Amgueddfa Cymru — National Museum Wales

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Winter to Spring

Penny Tomkins, 9 February 2015

Hi Bulb Buddies,

I’d like to share a few pictures with you. Remember, if you ask your teacher to send pictures of your plants to me I can share them with other schools involved in the project! I’m especially interested in pictures that show the change of seasons, like spring flowers submerged in winter snow!

A wintery spider web at the National Roman Legion Museum

Daffodils at St Fagans National History Museum. Can you tell which plants have buds and which have flowers?

There has been some confusion over when to enter your flowering dates online. You can monitor how tall your plants are growing each week and let me know in the ‘comments’ section when you enter your weekly weather records. But the ‘flowering date’ and the height of your plant on the day it flowers are to be entered on the NMW website only once the flower has opened. 

Look at the picture above of Daffodils at St Fagans National History Museum. This picture was taken on a cold day, so the flowers haven’t fully opened. But, you can still tell which ones have flowered by looking closely at the picture. If you can clearly see all of the petals then your plant has flowered. Before flowering the petals are held tight in a protective casing and look like this: 

This is a flower bud.

This is a flower bud. Once the flower has matured inside the bud (and the weather is warm enough) the casing will begin to open. This can take a few hours or a few days! If you watch your plants carefully you might see this happening! Once you can see all of your petals and the casing isn’t restricting them at all you can measure the flowers height and enter your findings on the website. Once you have done this a flower will appear on the Map showing where your school is!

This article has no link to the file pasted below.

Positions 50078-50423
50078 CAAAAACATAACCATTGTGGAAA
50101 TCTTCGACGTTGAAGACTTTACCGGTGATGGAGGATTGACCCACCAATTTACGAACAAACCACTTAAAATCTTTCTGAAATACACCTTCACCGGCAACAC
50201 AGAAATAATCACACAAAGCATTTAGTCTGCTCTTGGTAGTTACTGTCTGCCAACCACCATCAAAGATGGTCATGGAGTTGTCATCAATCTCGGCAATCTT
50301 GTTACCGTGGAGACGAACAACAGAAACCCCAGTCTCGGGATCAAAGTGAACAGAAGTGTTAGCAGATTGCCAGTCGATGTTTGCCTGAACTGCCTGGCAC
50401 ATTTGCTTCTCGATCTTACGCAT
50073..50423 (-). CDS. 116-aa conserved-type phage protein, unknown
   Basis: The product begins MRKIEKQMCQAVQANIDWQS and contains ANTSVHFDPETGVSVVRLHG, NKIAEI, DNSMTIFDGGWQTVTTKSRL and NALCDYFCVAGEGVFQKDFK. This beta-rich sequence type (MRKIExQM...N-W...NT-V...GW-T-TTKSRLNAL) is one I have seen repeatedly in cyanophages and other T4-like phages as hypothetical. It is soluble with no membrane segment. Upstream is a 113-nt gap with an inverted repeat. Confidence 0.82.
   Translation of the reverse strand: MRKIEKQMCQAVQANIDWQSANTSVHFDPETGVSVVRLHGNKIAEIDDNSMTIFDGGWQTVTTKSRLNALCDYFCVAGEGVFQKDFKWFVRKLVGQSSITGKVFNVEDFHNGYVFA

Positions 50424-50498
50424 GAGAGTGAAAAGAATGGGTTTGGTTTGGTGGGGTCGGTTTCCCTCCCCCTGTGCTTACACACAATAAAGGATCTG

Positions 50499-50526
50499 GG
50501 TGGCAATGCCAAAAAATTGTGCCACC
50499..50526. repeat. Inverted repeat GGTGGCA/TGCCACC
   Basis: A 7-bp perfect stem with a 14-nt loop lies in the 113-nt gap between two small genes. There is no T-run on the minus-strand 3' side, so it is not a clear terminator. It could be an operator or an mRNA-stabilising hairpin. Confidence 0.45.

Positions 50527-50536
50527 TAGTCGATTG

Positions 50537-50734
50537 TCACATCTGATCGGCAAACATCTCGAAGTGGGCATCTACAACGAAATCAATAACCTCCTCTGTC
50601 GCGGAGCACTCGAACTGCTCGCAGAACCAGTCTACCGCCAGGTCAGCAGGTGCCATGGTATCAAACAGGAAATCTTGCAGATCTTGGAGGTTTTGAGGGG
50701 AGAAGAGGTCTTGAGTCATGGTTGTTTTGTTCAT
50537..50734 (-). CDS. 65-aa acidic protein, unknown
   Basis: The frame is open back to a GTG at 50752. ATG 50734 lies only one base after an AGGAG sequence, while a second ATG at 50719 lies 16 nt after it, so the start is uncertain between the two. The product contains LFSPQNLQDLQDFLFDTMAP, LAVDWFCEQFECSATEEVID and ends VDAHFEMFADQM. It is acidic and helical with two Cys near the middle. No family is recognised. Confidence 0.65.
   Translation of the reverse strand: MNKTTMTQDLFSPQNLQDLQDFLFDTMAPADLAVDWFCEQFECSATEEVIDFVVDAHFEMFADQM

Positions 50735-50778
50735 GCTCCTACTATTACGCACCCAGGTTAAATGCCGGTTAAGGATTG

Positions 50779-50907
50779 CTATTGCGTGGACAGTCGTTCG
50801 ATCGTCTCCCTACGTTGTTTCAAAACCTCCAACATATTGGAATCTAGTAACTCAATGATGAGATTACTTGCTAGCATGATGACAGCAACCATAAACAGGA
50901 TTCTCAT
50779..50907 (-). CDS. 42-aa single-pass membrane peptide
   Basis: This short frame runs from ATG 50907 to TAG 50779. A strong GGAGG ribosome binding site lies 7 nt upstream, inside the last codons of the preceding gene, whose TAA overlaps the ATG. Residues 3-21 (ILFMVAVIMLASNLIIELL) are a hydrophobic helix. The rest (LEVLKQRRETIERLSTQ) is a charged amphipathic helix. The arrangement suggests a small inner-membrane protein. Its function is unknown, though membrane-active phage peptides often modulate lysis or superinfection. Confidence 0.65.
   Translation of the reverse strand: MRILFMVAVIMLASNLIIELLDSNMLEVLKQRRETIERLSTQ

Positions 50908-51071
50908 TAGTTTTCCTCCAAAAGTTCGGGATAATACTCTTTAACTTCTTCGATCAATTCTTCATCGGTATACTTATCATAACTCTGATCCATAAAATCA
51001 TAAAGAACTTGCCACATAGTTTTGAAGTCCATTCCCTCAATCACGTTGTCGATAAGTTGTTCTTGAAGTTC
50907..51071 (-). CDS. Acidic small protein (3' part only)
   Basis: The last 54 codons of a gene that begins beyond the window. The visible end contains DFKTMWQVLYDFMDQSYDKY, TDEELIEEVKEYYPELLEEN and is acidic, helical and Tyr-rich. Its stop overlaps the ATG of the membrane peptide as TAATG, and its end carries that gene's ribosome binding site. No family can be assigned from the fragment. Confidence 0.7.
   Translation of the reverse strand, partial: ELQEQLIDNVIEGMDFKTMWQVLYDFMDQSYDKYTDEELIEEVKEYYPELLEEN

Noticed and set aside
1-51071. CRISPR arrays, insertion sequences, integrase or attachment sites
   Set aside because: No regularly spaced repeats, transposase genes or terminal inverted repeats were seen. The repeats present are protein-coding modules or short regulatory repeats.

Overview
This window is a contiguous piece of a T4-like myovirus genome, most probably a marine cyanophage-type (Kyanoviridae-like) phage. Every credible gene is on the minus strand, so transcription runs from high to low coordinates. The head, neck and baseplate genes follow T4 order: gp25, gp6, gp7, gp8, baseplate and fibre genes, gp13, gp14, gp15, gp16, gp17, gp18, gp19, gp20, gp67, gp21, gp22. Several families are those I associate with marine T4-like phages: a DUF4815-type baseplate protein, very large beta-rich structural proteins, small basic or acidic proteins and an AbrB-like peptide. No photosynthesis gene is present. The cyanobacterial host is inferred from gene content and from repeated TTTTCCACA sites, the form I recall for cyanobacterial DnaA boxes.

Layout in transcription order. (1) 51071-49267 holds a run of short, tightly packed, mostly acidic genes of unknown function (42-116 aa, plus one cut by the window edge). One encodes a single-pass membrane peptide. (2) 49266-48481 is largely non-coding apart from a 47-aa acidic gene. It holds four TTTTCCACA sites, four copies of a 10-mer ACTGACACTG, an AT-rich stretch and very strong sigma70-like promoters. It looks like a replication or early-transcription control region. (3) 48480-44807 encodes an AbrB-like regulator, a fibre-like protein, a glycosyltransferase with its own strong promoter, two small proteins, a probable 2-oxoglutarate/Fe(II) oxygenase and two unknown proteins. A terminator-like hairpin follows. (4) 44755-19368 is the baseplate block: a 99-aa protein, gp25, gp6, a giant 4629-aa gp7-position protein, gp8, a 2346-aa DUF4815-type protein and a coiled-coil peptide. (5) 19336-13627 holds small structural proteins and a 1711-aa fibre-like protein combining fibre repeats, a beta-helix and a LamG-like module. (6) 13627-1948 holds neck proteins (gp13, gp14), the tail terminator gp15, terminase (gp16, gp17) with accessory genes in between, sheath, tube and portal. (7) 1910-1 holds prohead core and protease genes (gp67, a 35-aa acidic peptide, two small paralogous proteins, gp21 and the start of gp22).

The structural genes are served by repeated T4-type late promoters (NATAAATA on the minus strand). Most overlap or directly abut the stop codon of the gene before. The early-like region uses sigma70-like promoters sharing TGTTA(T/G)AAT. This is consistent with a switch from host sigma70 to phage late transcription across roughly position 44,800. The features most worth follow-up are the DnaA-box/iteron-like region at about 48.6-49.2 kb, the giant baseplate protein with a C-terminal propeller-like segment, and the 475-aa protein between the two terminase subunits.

You can practice measuring the height of your plants to see how quickly they grow. If your plants are still small you can measure from the top of the soil. But, when you come to take the final reading to enter on the website we ask that you measure from the top rim of your plant pot to the highest point of your flower.

Have you compared the heights of the flowers in your class? Are there big differences in the size and maturity of the plants, or are they all very similar? What about the plants planted in the ground? Are these any bigger than the ones in your plant pots? Why do you think this is? You can let me know your thoughts in the ‘comments’ section when you enter your weekly weather records!

Once the bulbs start to grow send your stories and pictures to our bulb-blog and follow Professor Plant on Twitter

Keep up the good work Bulb Buddies!

Professor Plant

P.S. Don’t worry if your bulbs haven’t sprouted yet. It’s still early days and I’m sure it won’t be long! Mine haven't all shown above the soil yet...

My Daffodils and Crocus are growing too!!

Snowdrops at St Fagans National History Museum.

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Give and Gain Day 2014

Hywel Couch, 19 May 2014

Last week, as part of Give and Gain Day 2014, we had 50 volunteers from the Lloyds Banking Group helping with a number of projects here at St Fagans. Some helped with the Gardening Department, some helped the Historic Buildings Unit while some assisted with a project alongside the Alzheimer’s Society. Myself and Bernice had the help of 11 volunteers to build a dead hedge in the woodlands near the bird hide.

We had been planning on building a dead hedge in near the bird hide for a while, for a number of reasons. A dead hedge would act as a screen for approaching the bird hide, meaning that birds on the feeders would be less likely to be scared by the approaching visitors. A dead hedge also acts as a wildlife corridor, giving cover to a wide variety of wildlife as they move through the woodlands. Visitors had also begun cutting through the woodland, and one section of the dead hedge was to act as a deterrent meaning visitors would be more likely to stick to the paths.